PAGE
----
This is an interesting move. Of course during an armed revolt, Syria no longer has the luxury of using the police and military for all security functions. If anything, the police are being taken away to do more war-like functions and have less manpower to deal with petty crime and the day to day functions of a domestic police force.
Enter private security. Now at first, this seems to be a pretty basic move. But there might be more to this, or it might evolve into a different animal. Specifically, will the private security market morph into more of a mercenary market of force to support the Assad regime? Russian or Iranian private military groups (or government proxies) moving in to provide manpower to the cause? As the war in Syria drags on, all and any means of force will be considered by both sides of the conflict.
A great example of what I am talking about are the rebels, and how their ranks are filled with foreign opposition fighters. Palestinians account for the largest amount of foreign fighter deaths at a staggering 471 killed in action. The total amount of foreign opposition fighter deaths is 2,759! -Matt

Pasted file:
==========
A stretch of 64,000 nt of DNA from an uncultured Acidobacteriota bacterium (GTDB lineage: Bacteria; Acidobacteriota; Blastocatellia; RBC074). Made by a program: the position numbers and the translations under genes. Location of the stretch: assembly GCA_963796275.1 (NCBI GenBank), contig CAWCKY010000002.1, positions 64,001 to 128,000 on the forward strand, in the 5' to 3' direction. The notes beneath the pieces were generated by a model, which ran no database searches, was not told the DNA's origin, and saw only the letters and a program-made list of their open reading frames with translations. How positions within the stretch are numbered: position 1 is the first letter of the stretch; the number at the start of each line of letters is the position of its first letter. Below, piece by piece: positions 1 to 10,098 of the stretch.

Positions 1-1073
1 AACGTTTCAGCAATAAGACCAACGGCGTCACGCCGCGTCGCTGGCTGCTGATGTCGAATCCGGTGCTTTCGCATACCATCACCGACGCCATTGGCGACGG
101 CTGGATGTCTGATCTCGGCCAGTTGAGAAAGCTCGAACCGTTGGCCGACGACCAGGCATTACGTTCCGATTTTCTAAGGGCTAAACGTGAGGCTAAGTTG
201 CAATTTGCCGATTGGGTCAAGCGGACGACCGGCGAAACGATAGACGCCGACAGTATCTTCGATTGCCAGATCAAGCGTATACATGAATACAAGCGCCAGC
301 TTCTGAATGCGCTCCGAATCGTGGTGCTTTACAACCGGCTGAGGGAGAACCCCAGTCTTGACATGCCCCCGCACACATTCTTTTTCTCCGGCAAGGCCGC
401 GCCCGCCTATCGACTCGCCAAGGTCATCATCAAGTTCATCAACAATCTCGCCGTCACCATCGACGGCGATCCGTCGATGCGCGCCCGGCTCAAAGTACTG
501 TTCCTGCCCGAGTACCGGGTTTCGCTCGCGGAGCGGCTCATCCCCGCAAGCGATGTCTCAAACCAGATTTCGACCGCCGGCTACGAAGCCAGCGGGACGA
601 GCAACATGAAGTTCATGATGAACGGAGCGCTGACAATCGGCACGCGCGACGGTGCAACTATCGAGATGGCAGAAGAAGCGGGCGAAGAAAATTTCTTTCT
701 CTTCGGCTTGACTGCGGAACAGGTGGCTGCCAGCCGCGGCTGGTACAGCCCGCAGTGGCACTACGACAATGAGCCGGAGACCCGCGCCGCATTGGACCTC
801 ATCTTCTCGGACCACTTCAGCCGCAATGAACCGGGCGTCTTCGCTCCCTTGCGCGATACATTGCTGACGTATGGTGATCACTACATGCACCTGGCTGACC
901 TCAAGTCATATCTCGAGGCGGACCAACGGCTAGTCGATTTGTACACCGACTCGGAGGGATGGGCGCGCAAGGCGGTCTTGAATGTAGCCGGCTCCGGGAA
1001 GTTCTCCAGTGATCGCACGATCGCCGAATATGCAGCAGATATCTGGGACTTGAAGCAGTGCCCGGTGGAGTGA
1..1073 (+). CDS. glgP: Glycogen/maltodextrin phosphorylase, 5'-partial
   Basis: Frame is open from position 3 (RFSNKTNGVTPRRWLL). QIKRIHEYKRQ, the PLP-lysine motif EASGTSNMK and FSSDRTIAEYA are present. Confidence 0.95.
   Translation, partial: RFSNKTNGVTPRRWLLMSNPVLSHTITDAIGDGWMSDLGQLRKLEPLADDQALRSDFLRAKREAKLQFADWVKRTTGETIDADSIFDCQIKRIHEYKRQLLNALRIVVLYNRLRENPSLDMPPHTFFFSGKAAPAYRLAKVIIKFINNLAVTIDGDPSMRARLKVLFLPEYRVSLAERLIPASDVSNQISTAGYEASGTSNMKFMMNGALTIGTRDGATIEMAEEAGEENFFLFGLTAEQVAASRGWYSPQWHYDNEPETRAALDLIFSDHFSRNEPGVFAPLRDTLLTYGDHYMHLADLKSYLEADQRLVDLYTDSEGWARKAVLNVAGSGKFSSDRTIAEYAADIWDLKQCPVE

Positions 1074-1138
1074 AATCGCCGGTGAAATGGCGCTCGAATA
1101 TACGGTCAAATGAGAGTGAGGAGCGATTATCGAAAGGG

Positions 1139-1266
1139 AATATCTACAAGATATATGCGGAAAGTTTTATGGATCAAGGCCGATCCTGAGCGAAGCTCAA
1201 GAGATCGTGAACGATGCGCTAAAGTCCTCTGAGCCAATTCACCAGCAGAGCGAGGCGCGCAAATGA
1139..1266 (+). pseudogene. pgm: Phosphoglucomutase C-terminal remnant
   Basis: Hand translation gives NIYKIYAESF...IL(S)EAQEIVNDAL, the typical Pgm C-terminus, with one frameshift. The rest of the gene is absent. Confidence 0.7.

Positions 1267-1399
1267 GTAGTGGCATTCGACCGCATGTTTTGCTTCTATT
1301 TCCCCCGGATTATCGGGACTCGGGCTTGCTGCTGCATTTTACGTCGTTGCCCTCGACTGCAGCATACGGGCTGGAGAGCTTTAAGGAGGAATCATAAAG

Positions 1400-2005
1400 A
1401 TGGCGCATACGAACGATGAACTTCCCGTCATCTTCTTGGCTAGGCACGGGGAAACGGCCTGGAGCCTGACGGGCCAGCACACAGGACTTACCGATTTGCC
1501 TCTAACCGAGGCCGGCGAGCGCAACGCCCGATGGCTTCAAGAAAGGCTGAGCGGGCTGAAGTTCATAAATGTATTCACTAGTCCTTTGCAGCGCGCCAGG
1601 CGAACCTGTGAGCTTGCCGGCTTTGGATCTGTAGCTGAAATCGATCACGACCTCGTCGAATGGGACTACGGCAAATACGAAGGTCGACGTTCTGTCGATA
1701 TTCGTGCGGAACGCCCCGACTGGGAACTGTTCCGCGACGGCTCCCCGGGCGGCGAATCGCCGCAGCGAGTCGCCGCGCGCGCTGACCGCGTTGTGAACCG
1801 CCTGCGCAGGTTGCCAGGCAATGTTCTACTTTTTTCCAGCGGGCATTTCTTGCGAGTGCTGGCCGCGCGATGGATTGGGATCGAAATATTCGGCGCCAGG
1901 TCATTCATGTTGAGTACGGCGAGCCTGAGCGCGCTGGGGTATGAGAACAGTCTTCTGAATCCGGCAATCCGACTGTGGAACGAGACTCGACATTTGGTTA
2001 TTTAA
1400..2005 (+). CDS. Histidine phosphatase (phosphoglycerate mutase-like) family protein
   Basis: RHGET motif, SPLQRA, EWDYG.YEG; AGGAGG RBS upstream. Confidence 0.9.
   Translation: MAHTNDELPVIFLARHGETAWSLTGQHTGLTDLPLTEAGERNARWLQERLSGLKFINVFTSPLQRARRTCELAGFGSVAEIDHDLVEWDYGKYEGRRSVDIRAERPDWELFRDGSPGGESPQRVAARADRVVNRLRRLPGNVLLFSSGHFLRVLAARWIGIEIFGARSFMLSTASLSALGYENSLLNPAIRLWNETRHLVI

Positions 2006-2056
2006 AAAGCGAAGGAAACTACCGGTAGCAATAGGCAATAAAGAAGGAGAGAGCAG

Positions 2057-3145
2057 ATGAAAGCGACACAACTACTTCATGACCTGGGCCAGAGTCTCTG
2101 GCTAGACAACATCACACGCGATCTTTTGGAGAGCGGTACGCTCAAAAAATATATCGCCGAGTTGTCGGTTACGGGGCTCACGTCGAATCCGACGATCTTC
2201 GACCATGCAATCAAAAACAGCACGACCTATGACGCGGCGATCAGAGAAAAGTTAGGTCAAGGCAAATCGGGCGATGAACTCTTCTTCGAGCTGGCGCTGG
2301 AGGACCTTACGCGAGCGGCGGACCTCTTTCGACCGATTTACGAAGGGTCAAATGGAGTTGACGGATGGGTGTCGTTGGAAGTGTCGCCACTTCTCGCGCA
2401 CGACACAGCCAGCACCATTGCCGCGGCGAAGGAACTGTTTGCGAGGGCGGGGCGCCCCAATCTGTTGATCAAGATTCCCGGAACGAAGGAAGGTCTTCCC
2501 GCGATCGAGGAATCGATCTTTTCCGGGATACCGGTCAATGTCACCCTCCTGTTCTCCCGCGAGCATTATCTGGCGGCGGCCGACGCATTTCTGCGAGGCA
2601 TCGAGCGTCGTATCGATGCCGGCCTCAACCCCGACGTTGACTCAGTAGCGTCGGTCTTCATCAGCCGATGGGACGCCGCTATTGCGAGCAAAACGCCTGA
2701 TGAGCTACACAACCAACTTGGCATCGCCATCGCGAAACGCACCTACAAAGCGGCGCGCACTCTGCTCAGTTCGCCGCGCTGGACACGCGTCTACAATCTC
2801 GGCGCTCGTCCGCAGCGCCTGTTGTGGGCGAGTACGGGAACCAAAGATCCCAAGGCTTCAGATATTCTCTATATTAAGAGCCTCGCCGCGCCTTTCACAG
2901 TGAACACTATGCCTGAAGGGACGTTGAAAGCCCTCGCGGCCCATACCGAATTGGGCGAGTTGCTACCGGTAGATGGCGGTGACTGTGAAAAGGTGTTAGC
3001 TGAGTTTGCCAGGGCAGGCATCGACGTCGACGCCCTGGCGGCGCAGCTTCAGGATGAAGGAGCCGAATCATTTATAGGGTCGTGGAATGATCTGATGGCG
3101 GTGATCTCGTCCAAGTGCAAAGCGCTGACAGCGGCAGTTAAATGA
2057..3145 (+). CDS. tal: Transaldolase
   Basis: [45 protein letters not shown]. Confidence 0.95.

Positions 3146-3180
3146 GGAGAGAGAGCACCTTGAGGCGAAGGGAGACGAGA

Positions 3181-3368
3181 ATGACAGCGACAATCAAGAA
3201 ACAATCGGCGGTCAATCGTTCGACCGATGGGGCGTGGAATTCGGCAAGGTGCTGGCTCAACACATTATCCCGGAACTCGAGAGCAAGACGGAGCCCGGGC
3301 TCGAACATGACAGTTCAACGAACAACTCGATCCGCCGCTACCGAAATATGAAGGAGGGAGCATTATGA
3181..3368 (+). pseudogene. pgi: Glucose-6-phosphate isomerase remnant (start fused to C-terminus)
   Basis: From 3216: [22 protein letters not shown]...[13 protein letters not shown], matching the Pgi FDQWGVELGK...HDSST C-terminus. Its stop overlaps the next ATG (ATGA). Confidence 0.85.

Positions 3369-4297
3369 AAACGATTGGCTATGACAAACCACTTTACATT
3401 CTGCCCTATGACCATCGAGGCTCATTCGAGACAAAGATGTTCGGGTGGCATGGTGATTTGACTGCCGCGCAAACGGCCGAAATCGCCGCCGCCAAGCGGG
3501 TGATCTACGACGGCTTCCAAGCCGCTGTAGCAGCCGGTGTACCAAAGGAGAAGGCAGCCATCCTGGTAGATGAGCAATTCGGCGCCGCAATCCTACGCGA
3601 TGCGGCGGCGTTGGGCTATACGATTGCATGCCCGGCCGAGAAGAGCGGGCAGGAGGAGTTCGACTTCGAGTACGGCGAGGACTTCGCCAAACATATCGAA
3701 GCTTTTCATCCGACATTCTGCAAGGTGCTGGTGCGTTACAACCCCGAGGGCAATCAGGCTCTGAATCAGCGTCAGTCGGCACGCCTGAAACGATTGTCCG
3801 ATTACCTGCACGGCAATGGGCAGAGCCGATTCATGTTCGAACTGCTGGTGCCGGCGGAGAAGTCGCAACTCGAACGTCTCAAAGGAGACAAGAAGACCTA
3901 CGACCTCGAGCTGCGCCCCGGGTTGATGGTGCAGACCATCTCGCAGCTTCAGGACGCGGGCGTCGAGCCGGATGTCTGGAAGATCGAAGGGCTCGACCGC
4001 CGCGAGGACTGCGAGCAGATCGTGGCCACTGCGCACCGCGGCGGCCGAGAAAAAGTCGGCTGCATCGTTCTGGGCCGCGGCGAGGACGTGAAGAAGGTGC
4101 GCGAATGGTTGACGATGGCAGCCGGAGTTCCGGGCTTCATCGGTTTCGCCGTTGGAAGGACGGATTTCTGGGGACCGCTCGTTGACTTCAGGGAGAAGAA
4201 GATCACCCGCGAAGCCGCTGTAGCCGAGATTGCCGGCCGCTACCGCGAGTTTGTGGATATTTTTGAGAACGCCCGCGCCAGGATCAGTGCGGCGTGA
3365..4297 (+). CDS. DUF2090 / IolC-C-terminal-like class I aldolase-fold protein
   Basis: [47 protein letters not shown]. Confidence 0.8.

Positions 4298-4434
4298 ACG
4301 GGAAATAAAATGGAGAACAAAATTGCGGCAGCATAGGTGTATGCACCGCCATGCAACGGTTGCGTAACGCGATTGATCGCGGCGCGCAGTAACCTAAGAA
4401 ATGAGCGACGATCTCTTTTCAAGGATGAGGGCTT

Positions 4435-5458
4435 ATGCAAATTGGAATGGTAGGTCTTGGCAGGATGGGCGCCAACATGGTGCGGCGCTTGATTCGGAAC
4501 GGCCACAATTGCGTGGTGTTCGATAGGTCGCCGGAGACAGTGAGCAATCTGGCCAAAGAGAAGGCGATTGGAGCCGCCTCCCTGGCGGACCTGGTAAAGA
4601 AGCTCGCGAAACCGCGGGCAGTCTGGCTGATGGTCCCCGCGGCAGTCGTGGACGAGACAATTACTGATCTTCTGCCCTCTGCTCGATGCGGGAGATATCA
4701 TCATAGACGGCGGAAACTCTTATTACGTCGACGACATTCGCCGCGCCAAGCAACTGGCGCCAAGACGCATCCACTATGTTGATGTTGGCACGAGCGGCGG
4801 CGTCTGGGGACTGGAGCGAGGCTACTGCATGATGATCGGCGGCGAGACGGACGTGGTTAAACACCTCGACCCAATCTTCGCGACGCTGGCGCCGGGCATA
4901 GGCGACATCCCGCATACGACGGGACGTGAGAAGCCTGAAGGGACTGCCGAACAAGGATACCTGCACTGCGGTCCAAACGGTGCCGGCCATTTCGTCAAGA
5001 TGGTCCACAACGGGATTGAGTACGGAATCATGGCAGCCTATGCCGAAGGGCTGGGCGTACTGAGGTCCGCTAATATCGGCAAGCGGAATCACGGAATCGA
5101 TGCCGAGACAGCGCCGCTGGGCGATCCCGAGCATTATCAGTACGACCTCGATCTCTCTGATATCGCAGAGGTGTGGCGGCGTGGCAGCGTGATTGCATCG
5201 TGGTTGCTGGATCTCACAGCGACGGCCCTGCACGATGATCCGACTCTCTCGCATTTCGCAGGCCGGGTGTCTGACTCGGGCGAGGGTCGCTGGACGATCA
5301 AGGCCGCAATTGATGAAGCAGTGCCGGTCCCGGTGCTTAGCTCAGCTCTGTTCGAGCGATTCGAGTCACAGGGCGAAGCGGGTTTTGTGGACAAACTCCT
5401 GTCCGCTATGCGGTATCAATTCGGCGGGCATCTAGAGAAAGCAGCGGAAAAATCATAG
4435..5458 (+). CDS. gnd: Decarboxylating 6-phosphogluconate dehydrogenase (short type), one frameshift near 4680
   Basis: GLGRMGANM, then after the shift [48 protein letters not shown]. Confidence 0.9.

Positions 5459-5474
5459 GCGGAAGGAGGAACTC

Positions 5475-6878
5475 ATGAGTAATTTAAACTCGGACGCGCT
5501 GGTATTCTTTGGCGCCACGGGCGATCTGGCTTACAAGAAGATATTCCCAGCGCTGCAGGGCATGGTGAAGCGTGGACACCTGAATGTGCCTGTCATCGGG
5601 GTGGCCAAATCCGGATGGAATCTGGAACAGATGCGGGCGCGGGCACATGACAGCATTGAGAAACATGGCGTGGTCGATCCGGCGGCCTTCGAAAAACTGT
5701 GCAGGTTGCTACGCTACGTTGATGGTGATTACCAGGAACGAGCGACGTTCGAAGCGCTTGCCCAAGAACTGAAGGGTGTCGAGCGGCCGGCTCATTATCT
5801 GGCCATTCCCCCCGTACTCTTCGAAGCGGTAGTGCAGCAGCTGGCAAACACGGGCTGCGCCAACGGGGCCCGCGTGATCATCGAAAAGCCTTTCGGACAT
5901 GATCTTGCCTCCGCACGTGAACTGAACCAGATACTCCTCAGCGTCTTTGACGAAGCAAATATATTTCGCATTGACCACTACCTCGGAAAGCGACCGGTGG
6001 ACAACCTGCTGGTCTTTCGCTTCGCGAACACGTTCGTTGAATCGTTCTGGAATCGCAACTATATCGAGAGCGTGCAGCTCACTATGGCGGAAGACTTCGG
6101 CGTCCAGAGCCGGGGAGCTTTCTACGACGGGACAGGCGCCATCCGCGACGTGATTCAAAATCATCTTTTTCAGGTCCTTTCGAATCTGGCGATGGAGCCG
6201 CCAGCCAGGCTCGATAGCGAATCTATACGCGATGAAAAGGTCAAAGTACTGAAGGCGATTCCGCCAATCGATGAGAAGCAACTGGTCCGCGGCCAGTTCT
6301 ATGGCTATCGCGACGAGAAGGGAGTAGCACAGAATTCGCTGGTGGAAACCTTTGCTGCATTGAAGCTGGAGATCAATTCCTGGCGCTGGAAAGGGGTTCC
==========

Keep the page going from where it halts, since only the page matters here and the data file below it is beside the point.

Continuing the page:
Syria’s Assad ‘legalises’ private security firms
August 6, 2013
Syria’s president has passed a decree legalising private security firms, faced with a 29-month armed revolt against his rule that has pinned down the police, state news agency SANA reported Tuesday.
President Bashar al-Assad’s decree regulates “licencing for private companies that provide protection and guard duties … to ensure the safety of individuals, establishments, property and the transport of cash, jewels and precious metals,” said SANA.
One-year renewable licences are to be issued by the interior ministry, it said, but only to Syrian nationals with capital of more than $250,000.
“The interior minister will define the categories of arms to be used by each company, ranging from revolvers to rifles and others,” said the agency.